The game doesn’t bite. The announcer does.
Who can resist a free poke at Marv Albert these days? Certainly not me. Luckily for Acclaim, NFL Quarterback Club ’98 has more to offer than Albert’s bedroom voice commentary. And they better – producing a football game to compete with the long-standing Madden line in the inaugural year of N64 gridiron is no easy task. But no one told that to Acclaim. Quarterback Club ’98 is a good versatile game that will provide season after season of bone crunching fun.
Noticeably missing in this game is an opening movie, which is okay by me. Opening scenes take up substantial programming time and cartridge memory space, and we really only watch them once. QBC ’98 forgoes the glamour and gets right down to business with all the pre-game options: take charge of a team’s roster by trading, releasing, and signing new players (watch the salary cap), enter a cheat code (what’s a cheat code?), take a closer look at the NFL’s current starting QB’s, start a new season, or just jump into a quick game before going to class (or work, what have you). Quarter length can be set to 1, 2, 5, 10, or the standard 15 minutes, and QBC ’98 gives you control over the very fabric of time itself – ‘real’ minutes or accelerated. You make the call.
As you would expect from a game with this title, QBC gives options to the Quarterback that you can otherwise only get on the field. Some of these options include: 5 programmable audibles and 21 “hyper” (preset) audibles, the ability to send players in motion, call a hard count to draw a penalty, pump fake to get a man open, or throw the ball away to avoid the sack. Other players on the field have multiple moves as well. As with most football games you get turbo, dive, spin, and hurdle; but if you order now at no extra charge you will receive: the up-and-over dive, the forearm shiver (not to be confused with the stiff-arm), a juke move, the power to hold an opponent, and the Almighty One Handed Grab. Remember, this is not a limited time offer.
So let’s be positive before a few “constructive” criticisms. You get touch-pass control, allowing lobs to bullets (as much of a bullet as some QB’s can throw). The viewing angle of gameplay can be manipulated in a variety of ways, from action-cam (behind and above the QB) to blimp-cam to ‘create-a-cam’ (cool!) and more. The viewing options in instant replay mode are even more amazing; with zoom capabilities, you can get right into a play and check out a striped ball or amazing catch from every conceivable angle- even from in-between the players making the play.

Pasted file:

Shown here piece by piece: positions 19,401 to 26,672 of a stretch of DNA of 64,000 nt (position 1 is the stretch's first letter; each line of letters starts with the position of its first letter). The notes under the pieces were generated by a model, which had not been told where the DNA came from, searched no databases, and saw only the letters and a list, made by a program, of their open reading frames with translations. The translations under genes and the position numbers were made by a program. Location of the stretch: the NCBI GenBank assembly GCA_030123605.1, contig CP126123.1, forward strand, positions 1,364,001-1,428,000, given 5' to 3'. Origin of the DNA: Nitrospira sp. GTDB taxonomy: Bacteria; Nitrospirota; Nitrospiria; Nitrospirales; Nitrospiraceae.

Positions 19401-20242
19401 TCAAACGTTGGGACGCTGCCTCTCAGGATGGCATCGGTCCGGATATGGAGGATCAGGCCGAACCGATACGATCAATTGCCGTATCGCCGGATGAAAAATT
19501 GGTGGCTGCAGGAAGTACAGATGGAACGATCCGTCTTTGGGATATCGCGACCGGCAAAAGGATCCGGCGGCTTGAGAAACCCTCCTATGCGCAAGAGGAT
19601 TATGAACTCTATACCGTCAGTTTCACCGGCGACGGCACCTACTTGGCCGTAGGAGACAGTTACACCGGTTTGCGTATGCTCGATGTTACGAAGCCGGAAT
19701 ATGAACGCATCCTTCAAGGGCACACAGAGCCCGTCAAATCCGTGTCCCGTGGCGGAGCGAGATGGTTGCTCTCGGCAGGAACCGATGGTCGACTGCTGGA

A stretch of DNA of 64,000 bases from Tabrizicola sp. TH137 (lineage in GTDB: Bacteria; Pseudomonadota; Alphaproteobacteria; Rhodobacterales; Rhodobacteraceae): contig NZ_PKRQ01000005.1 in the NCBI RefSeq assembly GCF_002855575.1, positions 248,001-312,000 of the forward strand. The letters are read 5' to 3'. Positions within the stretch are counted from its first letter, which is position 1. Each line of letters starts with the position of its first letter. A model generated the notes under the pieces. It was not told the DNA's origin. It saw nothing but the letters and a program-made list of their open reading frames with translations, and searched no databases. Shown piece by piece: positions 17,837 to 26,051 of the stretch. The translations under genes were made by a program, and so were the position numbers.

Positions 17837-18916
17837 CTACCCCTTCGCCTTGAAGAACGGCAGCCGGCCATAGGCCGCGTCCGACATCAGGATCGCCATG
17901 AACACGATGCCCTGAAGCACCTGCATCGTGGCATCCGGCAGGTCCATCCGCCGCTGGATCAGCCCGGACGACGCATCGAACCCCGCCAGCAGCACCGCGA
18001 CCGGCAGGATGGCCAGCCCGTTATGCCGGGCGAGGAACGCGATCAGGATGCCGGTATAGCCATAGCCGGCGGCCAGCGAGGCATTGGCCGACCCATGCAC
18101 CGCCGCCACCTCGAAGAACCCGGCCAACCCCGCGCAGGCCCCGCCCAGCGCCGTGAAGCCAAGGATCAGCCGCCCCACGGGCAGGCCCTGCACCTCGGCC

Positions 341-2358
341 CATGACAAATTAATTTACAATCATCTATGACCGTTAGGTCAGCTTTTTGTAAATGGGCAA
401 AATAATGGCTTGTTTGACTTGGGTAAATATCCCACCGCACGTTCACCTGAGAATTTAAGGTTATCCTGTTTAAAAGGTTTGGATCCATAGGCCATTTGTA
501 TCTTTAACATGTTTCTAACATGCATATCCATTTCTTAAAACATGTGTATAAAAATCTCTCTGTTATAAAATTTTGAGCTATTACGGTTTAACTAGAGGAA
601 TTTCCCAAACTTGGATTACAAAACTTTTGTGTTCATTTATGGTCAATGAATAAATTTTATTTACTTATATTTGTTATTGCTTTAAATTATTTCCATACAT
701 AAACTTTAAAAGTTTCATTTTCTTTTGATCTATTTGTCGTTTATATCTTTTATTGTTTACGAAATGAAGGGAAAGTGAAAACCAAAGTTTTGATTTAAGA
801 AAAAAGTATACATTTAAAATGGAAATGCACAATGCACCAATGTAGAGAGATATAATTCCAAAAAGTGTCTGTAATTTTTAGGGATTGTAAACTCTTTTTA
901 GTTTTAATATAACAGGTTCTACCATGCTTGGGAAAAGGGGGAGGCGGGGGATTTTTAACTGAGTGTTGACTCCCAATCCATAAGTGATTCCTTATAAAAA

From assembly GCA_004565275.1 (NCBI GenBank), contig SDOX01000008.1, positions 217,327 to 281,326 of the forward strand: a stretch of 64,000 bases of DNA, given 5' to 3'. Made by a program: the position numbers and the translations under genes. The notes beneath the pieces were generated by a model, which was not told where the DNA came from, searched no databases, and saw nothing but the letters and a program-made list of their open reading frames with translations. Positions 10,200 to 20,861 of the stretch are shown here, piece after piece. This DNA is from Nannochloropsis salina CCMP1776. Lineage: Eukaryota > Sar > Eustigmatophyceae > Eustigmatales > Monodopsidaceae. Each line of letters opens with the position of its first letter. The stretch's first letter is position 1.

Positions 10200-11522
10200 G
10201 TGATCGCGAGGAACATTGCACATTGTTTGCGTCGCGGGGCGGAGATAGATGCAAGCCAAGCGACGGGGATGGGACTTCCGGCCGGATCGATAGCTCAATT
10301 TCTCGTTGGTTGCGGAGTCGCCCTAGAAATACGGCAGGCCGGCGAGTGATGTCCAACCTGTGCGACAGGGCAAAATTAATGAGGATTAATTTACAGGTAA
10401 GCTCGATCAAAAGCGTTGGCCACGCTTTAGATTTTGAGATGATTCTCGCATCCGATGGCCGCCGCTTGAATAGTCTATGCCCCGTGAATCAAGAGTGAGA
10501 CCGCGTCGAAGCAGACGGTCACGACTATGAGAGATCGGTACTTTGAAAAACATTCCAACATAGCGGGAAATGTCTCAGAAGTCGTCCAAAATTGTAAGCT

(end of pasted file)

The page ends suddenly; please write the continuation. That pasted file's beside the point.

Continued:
The animation during gameplay has both pros and cons. On the positive side, the players are less blocky and less bulky, with motions more realistic than some other games out there. When the huddle is over, these guys strut and sway their way up to the line, as opposed to skating up to the line as in those “other” games (okay, go check out Madden 64 already). Once the linemen settle, however, you may notice some similarity in their form. In fact, everyone looks just like everyone else. Call me a perfectionist, but Bruce Smith just shouldn’t be the same size as Don Bebe.
Player celebrations, referee animation, and commentary can be switched on or off, but for I’d like to see a “realistic” mode. Again, perfectionism, but Jerry Rice just doesn’t pound his chest, do a back flip, or shake himself silly after a TD pass reception. I’d also love it if Bryan Cox would coming running out and flip off a fan, or for Emmit Smith to get an unsportsman-like conduct penalty for removing his helmet.
A playbook included in the instruction manual would help in terms of getting used to the game, but the multicolored play diagrams help guide the eye toward the hole a RB needs to hit, or what area a CB might be covering in a zone defense. Speaking of the play calling menu, it is interesting to note that the computer does not force you to the line when playing defense; it is only when both sides have decided that play and the play clock will continue. The clock is in effect while playing offense vs. the machine, however. Also, depending on your settings, some information will pop-up after a play (2nd and 7, or whatever) and does not go away until you push a button – this stops the clock as well. It would be nice if these stoppages of play could be controlled as an option, but alas, there are some things that even a master of time fabric cannot control.
Overall, this is as complete a football game as we’ve seen, and easily the best one out for the N64. With super hi resolution graphics (they’re set at 640×480, the first time this has been done for a TV) and solid gameplay, NFL Quarterback Club ’98 is a great title and worth the money.